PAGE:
4. Histone covalent modifications in NER
One of the most important chromatin remodeling processes that occur during NER is histone covalent modification, which constitutes a reversible process. The most frequent histone tail modification is the histone acetylation/deacetylation process, which is controlled by histone acetyltransferases (HAT) and histone deacetylases (HDAC), determining either gene activation or inactivation, respectively. Meanwhile, histone methylation is carried out by histone methyl-transferases (HMT) and histone demethylases (HDM) are used for the reverse reaction. Finally, kinases like ATR are responsible for histone phosphorylation, and histone ubiquitination is driven by histone ubiquitin ligases.
4.1. Histone acetylation
The acetylation of the ε-amino group of lysine (K) side chains is a major histone modiﬁcation involved in numerous cellular processes, such as transcription and DNA repair. Acetylation neutralizes the lysines positive charge and this action may consequently weaken the electrostatic interactions between histones and DNA. Thus, acetylated histones could enhance chromatin accessibility by reducing the attractive force between the nucleosome core and negatively charged DNA. For this reason, histone acetylation is often associated with a more ‘‘open’’ chromatin conformation. UVC irradiation induces global and local changes in chromatin structure in order to increase accessibility for repair proteins and hence a proper NER occurs . Early studies demonstrated that acetylated nucleosomes enhance NER efficiency . In this respect, UVC-induced acetylation of H3 K9 and H4 K16 has been observed [37, 38]. H3 K9 acetylation after UVC irradiation requires the recruitment of the transcription factor E2F1, which interacts with the HAT GCN5. In fact, inactivation of GCN5 in human cells decreases recruitment of NER factors to damaged sites, which demonstrates that GCN5 is important for a timely and efficient NER . Besides, UV-DDB complex (DDB1–DDB2) recruits two HATs, such as CBP/p300 and STAGA (a SAGA-like complex containing GCN5L) [39, 40], whose activities induce chromatin remodeling to allow recruitment of the repair complexes at the UVC-induced damage sites. By the same token, it has also been observed that p33ING2, a member of the inhibitor of growth (ING) family proteins, enhances NER in a p53-dependent manner by inducing chromatin relaxation following UVC irradiation, increased acetylation of histone H4 and recruitment of NER factors to sites of damage . Actually, it has also been observed that CBP/p300 is recruited to UVC damaged sites in a p53-dependent manner via its interaction with CSB, accompanied by an increase in H3 acetylation [34, 42]. Hence, increased histone acetylation at the NER site is likely to contribute to the p53-induced chromatin relaxation that is induced by DNA damage, suggesting that the function of UVC-induced histone acetylation is to promote opening up on the chromatin to facilitate repair. However, employing the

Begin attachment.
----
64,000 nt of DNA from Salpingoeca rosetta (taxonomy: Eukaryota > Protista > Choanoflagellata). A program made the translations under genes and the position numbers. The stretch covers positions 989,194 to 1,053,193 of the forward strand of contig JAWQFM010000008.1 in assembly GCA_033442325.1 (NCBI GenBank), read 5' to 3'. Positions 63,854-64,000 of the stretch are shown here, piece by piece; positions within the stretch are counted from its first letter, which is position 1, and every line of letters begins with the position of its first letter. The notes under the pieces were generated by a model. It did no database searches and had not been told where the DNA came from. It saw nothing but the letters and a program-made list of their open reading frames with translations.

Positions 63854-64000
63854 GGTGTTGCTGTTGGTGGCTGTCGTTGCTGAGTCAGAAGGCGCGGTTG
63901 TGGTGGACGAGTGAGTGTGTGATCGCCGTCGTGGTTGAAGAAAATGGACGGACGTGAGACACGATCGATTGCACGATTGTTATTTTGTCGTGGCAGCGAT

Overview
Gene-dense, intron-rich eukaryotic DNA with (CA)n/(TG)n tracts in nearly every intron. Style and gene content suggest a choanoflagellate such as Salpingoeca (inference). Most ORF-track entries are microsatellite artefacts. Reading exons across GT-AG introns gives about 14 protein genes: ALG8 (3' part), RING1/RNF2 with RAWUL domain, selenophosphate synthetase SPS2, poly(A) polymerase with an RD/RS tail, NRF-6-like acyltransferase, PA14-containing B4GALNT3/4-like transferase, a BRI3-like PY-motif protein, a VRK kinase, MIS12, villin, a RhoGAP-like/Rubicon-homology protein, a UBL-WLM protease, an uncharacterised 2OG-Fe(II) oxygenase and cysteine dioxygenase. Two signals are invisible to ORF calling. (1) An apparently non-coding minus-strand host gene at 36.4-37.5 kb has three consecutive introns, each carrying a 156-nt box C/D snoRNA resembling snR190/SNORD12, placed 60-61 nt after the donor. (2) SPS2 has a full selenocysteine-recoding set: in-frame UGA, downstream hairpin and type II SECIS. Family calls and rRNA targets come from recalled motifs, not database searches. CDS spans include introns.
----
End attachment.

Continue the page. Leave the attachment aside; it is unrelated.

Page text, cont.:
4.2. Histone phosphorylation
The phosphorylation of serine (S), threonine (T), and tyrosine (Y) residues has been documented on all core and most variant histones. Phosphorylation alters the charge of the protein, affecting its ionic properties and inﬂuencing the overall structure and function of the local chromatin environment . Although there is no evidence that PI3K enzymes could be activated by DNA lesions repaired by NER, when DNA replication fork is stalled, NER protein foci are formed, creating single strand breaks (SSBs) which can be covered by RPA/ATRIP and activate the kinase activity of ATR . However, these NER intermediates (SSBs arising from excised lesions) can activate ATR, even outside S-phase . Several histone phosphorylation changes after UVC irradiation have been observed, such as H2AX histone variant which is phosphorylated at S139 (named gamma-H2AX) . H2AX phosphorylation upon UVC in non-S-phase cells depends on ATR and active processing of the lesion by the NER machinery , suggesting that NER-intermediates trigger this response. The notion that gamma-H2AX formation occurs in response to NER and that NER is proficient in H2AX-deficient cells, suggests that this modification mainly plays a role in checkpoint activation during the repair of UVC lesion. Besides, S2, S18 and S122 H2A residues play important roles in survival following UVC exposure . Two aminoacidic residues of histone H3, S10 and T11, appear to be a target of differential phosphorylation during NER. H3 S10 and H3 T11 in mouse are dephosphorylated by UVC irradiation and rephosphorylated after DNA damage repair. Hypophosphorylation of H3 S10 and H3 T11 are associated with transcription repression, and this histone modification might be one of the mechanisms that cells employ to inhibit transcription at UVC-damaged sites .
4.3. Histone methylation